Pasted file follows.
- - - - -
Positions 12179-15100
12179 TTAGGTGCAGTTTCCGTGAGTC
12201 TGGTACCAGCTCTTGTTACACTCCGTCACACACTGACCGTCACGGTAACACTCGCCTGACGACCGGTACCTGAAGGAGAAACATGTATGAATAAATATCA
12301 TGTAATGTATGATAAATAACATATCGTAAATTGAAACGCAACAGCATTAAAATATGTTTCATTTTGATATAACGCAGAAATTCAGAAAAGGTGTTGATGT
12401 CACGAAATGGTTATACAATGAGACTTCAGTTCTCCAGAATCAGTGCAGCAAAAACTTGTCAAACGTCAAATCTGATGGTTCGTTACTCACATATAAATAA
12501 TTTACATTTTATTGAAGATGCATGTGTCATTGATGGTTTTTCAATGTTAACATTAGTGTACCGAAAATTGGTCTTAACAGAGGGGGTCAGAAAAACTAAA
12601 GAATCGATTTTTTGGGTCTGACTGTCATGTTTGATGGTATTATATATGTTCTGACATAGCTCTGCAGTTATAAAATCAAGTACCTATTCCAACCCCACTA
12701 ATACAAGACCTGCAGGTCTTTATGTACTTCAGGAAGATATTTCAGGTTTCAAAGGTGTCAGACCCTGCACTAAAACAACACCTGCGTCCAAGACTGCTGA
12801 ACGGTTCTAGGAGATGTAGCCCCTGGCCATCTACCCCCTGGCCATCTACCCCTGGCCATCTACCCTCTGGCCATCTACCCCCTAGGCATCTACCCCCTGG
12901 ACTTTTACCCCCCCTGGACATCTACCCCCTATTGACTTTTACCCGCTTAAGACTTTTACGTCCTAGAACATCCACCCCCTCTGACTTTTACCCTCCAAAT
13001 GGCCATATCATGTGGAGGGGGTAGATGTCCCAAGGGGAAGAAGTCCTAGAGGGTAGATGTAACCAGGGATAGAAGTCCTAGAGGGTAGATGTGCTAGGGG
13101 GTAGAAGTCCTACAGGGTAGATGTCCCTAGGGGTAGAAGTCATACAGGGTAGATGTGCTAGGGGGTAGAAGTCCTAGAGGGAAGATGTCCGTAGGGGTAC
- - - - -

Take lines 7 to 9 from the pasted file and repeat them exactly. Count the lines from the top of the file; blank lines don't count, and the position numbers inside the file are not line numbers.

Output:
12601 GAATCGATTTTTTGGGTCTGACTGTCATGTTTGATGGTATTATATATGTTCTGACATAGCTCTGCAGTTATAAAATCAAGTACCTATTCCAACCCCACTA
12701 ATACAAGACCTGCAGGTCTTTATGTACTTCAGGAAGATATTTCAGGTTTCAAAGGTGTCAGACCCTGCACTAAAACAACACCTGCGTCCAAGACTGCTGA
12801 ACGGTTCTAGGAGATGTAGCCCCTGGCCATCTACCCCCTGGCCATCTACCCCTGGCCATCTACCCTCTGGCCATCTACCCCCTAGGCATCTACCCCCTGG